A widespread slowdown in the growth of tropical trees could have wide-reaching impacts, given how important forests are economically. In addition to being sources of lumber, paper and other products, forests provide environmental services such as protection for watersheds. Further, they are homes for a vast assortment of plant and animal species, an increasing number of which are endangered.
“All forests are not responding [to climate change] in the same way. I think it’s vital that we look at more sites,” Feeley said.
Arnold Professor Robert Cook, director of the Arnold Arboretum and the Harvard University Herbaria, praised Feeley’s work, saying that with so much data from so many trees over two decades, the results are quite “robust.”
“This has striking implications for any notion that tropical forests, whose biomass dominates a large portion of the Earth, are going to have a positive impact on global warming,” Cook said. “In fact, it may be just the opposite.”
Feeley’s study found that growth rates for the vast majority of trees in the two plots were declining by as much as 50 percent. Further, he said the slowdown is not a sign of an immature forest maturing as the trees reach their full height, because both are mature, undisturbed forests. There is no record of major human disturbances at either forest over the past 500 years. Further, he said, trees in smaller areas that have experienced natural disturbances such as a large tree fall also show slower growth rates.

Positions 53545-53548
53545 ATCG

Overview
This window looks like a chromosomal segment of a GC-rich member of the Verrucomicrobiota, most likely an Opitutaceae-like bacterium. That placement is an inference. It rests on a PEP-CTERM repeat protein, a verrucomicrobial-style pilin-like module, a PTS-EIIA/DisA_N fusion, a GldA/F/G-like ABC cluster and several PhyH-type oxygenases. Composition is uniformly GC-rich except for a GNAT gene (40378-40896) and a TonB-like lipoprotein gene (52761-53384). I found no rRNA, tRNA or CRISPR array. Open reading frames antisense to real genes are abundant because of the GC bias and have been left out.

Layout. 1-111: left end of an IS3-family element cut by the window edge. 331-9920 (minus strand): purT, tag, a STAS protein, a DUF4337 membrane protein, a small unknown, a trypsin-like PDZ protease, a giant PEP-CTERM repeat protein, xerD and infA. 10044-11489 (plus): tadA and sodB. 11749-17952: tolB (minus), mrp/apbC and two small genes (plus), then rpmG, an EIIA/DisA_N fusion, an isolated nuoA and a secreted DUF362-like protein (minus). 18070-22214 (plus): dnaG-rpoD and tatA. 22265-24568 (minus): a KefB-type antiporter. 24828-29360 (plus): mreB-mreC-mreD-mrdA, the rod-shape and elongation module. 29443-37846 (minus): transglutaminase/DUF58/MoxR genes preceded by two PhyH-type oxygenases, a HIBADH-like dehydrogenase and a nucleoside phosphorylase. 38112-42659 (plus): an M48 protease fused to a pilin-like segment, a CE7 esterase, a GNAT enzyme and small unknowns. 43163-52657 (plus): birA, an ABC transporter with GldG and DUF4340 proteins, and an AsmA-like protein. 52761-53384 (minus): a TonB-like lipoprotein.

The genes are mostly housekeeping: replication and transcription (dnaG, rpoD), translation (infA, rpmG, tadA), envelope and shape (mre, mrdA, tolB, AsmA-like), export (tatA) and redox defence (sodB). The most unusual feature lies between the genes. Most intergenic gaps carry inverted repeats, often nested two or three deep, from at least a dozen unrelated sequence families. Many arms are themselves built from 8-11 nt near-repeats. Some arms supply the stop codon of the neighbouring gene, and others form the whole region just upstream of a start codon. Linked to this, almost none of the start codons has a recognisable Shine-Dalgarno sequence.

To get at the root cause of the growth slowdown, Feeley examined climate data at the two sites over the study period. He found that daily minimum temperatures had risen over that time and that the number of rainy days had increased, meaning less sunlight was reaching the trees’ leaves. Feeley said what may be happening is that warmer nighttime temperatures are increasing the trees’ respiration rate, while the diminished sunlight is decreasing the rate of photosynthesis. Together, that means the trees have less energy coming in and more going out, leaving less behind for growth.
Feeley warned, however, that that explanation is not conclusive. Tropical forests are undergoing many changes and other factors could also be at work. One may be the increased growth of woody vines called lianas. Though not currently tallied in the scientific examination of the forest, an increase in liana growth could affect tree growth negatively, as the vines rapidly rise to the forest top and shade out the trees below. Unlike the large, solid trunk of a tree that locks up considerable amounts of carbon as it’s created, Feeley said the vines invest very little energy in creating their own stems and so an increase in liana growth would provide little help in absorbing carbon dioxide from the atmosphere.
“Any increase in liana growth will have a negative impact on the carbon budget of a forest,” Feeley said.
Feeley said he plans to continue this research, either by examining the question on a larger scale or by looking more closely at specific parts of the forests to better understand what’s happening, perhaps by examining trees in different soil types or by examining trees on sloped, dry ground versus those in swampy areas.
“The results here by themselves are striking,” Feeley said. “This highlights the need for more research.”